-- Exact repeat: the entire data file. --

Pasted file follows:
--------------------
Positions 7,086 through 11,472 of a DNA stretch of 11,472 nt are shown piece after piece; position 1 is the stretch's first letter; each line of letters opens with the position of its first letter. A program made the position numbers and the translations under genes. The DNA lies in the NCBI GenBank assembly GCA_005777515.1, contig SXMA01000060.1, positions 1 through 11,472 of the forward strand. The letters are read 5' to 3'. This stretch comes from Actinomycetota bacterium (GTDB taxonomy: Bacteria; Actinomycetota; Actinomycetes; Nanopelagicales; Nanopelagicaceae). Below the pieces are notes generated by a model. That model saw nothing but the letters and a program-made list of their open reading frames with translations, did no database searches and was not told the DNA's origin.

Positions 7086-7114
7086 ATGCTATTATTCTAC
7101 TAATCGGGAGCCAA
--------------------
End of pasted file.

Positions 7,086 through 11,472 of a DNA stretch of 11,472 nt are shown piece after piece; position 1 is the stretch's first letter; each line of letters opens with the position of its first letter. A program made the position numbers and the translations under genes. The DNA lies in the NCBI GenBank assembly GCA_005777515.1, contig SXMA01000060.1, positions 1 through 11,472 of the forward strand. The letters are read 5' to 3'. This stretch comes from Actinomycetota bacterium (GTDB taxonomy: Bacteria; Actinomycetota; Actinomycetes; Nanopelagicales; Nanopelagicaceae). Below the pieces are notes generated by a model. That model saw nothing but the letters and a program-made list of their open reading frames with translations, did no database searches and was not told the DNA's origin.

Positions 7086-7114
7086 ATGCTATTATTCTAC
7101 TAATCGGGAGCCAA